Although the beginning
of the Arts and Crafts movement is often attributed to the building of William Morris' Red House in 1859, the true birth of the movement happened some 25 years earlier when a young architect named Augustus Pugin (1812-1852) publicly railed against a newly industrialized society that was increasingly separating designer from laborer.
The Industrial Revolution was based in part on an "innovative" concept called division of labor. The idea, which is the foundation of modern factory work, was simply that by dividing a job into its various tasks products could be made more quickly. Rather than depending on a small number of highly skilled craftsmen to do everything, individual skills could be taught to a variety of people who would perform that chore and pass the item to another person to perform the next task.
The may have been good for the bottom line, but from the humanist perspective, the division of labor robbed workers of the pleasure of seeing their work through from conception to completion as the traditional values of quality and beauty were being replaced by the new motto of economy and profit.
As the Industrial Revolution expanded in the 1830's, the life of simplicity and wholesomeness began to disappear. However much excitement this Revolution caused, with its time- and labor-saving machines, forward-thinking people saw its potential to change the English way of life forever. The devaluation of nature and the human touch in favor of progress and production especially worried Pugin. He saw that in striving to master the future this new era was rapidly turning its back on the simple pleasures of traditional craftsmanship and artistry. Pugin was not necessarily anti-technology, but he wanted machines to perform the tedious and repetitive tasks they were designed for and not in the creation of second-rate, mass-produced decorative objects.
Pugin's philosophy struck a chord with a host of later artists/craftsmen/thinkers, most notably John Ruskin (1819-1900). During the late 1840's, Ruskin, an art history professor at Oxford University, began a campaign to return England to a simpler way of life in tune with nature. His vision called for the elimination of machine-made decoration and clean design free from foreign influence. The English, having borrowed heavily from the French in order to furnish their Victorian lifestyle, soon began to cast its collective eye inward for inspiration and there followed a revival of English Gothic and Medieval styles.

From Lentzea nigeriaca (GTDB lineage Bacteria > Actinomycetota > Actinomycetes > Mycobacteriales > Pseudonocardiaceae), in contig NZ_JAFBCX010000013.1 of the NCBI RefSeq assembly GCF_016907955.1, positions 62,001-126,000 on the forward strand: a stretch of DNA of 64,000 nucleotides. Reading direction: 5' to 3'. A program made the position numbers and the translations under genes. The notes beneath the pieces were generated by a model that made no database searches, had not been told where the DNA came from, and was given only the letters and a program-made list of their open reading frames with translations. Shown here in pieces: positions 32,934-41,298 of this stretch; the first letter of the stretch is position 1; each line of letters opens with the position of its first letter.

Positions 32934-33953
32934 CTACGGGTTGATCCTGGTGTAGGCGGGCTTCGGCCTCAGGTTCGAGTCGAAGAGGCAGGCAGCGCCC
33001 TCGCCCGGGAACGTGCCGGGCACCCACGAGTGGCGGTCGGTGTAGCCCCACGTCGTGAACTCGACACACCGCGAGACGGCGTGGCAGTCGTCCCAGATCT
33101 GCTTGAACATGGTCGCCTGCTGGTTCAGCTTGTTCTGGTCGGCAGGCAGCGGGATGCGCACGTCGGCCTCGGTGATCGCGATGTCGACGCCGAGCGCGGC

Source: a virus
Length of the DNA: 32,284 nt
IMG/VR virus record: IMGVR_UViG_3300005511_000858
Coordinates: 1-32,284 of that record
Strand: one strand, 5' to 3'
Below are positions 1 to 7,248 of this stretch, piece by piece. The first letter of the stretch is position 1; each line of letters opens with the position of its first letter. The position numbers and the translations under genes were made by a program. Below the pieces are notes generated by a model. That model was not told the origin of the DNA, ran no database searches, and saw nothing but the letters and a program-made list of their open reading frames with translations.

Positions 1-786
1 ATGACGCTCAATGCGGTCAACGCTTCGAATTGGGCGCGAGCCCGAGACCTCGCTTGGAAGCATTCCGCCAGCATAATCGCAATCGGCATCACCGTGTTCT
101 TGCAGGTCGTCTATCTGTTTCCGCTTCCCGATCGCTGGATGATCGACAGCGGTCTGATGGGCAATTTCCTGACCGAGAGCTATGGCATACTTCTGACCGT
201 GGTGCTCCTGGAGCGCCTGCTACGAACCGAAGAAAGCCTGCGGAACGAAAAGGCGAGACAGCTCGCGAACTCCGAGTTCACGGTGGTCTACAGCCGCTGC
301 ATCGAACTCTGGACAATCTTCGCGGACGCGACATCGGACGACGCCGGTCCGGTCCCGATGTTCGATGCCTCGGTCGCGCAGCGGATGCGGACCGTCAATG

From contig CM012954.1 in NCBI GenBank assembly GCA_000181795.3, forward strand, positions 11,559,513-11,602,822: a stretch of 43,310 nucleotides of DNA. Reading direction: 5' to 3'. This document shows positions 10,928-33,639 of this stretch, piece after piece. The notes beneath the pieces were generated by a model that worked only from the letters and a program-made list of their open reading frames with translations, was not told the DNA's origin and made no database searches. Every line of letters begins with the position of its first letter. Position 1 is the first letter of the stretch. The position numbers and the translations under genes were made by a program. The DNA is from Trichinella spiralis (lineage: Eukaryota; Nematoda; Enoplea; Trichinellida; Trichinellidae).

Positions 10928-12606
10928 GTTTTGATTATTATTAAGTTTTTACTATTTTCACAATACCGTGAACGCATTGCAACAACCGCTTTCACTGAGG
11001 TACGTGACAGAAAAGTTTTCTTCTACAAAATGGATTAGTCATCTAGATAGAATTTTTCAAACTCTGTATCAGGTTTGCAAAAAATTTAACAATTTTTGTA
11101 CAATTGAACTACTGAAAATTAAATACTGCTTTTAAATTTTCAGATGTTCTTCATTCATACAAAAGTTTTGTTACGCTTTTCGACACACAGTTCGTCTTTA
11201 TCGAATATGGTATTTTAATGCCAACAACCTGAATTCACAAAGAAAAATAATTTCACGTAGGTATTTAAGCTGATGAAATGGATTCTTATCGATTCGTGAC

Ruskin also preached that work was meant to be joyous -- an idea that was lost on the growing multitude of factory workers who spent long hours toiling in poor conditions. This noble idea had its roots in the past when one's work was one's life and it was to become one of the Movement's basic tenets
It is no coincidence that the Arts and Crafts movement's most important figure happened to be attending Oxford at the same time Ruskin was campaigning for reform. It is said that William Morris (1834-1896) was so moved by Ruskin's philosophy that in 1853 he dropped plans to become a minister in order to make his life's work the reformation of society through art. In 1859 he hired his friend and fellow architect Philip Webb to build Red House, which he painstakingly furnished with simple, custom-crafted furniture, wallpaper, tiles and accessories specifically designed to fit the home. It was here that the ideas of Pugin and Ruskin were made physical and thus began the architectural and design style known as British Arts and Crafts.